fj cruiser used spark plug

Broke The Cardinal Rule

Hula BettyWhen I was young, I learned to wrench on a Baja Bug.  That little VW bug was all I had to get to work and school but I really wanted to build it for bombing down old logging roads. I would tear it apart Friday night and then work like hell to get it all back together by Monday morning. Soon I got cocky and figured I could go out partying Friday and Saturday night then do an oil change or swap out shocks on Sunday. After all, it only takes a couple of hours and what could go wrong!

Inevitably on Sunday night after all the parts stores were closed and the local VW shop guys were long gone… I would unexpectedly break something (as opposed to expectedly braking something)… Shear off one of the bolts that holds the oil cover to the bottom of the engine block or rip the gasket for the oil cooler or loose one of the four bolts that holds the engine to the transmission (all true stories).

The great thing about VW Baja Bugs is that you can hold them together with duct tape and bailing wire for a couple of days until you get the part you need… and almost anything can be fixed for very little cash. But after any number of these little episodes I came up with one simple cardinal rule… Never wrench on a Sunday! Start on Friday or Saturday and only plan to work on the stuff that can be completed by the end of the day Saturday… Even if that is midnight… Plan on finishing before Sunday. The simple reason for this rule is that if something goes wrong I have Sunday to fix it.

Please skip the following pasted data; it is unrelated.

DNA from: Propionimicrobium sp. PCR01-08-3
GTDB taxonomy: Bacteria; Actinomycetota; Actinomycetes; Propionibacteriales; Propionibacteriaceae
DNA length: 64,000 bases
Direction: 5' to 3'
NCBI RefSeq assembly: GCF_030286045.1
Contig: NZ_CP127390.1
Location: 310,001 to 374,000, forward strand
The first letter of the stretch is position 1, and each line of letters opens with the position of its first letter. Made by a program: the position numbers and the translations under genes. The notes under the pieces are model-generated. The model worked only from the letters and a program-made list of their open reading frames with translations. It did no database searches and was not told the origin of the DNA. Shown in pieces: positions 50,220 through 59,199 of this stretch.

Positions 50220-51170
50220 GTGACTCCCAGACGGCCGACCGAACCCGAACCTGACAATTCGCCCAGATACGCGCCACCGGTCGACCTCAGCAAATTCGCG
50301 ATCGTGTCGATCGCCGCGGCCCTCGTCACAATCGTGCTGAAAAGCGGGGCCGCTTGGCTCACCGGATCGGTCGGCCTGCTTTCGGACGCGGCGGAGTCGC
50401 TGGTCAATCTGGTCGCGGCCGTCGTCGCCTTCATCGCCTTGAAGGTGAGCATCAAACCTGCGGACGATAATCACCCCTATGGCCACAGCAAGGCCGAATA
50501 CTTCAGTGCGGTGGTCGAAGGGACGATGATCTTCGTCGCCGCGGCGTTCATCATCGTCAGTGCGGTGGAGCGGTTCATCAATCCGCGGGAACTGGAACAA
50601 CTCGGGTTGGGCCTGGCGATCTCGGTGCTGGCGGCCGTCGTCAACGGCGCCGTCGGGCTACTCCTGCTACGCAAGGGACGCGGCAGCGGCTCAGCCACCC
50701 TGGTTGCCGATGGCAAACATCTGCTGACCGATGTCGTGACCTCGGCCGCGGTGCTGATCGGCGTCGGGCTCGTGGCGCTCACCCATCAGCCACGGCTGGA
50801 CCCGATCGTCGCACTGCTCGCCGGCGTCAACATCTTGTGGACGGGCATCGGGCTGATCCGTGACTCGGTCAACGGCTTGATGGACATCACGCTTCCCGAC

This last Sunday I decided to change the spark plugs.  Saturday had been a good day wrenching, re-installing our HID flood lights, changing the cabin air filter and rotating tires. I had purchased spark plugs but Hula Betty suggested dining out, so I called it a day before getting to the spark plugs.

I’ve performed a spark plug change a number of times without ever having a problem… Even worked up a spark plug video to help others.

Sometime around noon on Sunday I rolled out the tools, set the radio on loud, grabbed a soda and popped the hood.  The plugs seemed to be gapped correctly out of the box (I may have missed a plug or two…) The ignition coils all looked good and everything went back together just like it is supposed too. Everything was going fine. I was even taking breaks to do a little clean up of the garage, rearranging where the recovery is stored and repacking camping gear so we’d be ready for the next outing… I was having a regular A.D.D day… Everything was going fine… Until I took it for a test drive…

After getting the rig on the road and opening it up… The rig sputtered and lugged when it hit the hills. It was lurching as if not all the plugs were firing or the timing was off and for a moment the dashboard Christmas tree lights started flashing. This was not good and now it’s 6:00 pm, dark, starting to rain and the engine is warm (you change plugs on a cold engine). I checked to see if all the vacuum hoses had been re-connected, tugged on the ignition coil wire harness and looked for anything dangling… nothing obvious.  Now the parts stores are closed and I have no way to get to work until I get the rig back up and running.

Monday, I grabbed Hula Betty’s car and picked up another set of plugs. Pulled out all the tools, double, triple and quadruple checked the gap, applied anti-seize and dabbed on a little dielectric grease to the coil boots. Then as I changed out the plugs… I looked at each plug as it came out to see if there were any noticeable things I’d missed the first time. I checked their gap and looked for damage. Putting in the new plugs I followed the same process of torquing down to spec. and listening for the click as the wire harness engaged. And when it came time to test everything with a drive around the block…. dramatic pause goes here to build a suspense… the engine ran like a champ! Climbing the hills was easy and the rig maintained smooth even acceleration through the power band.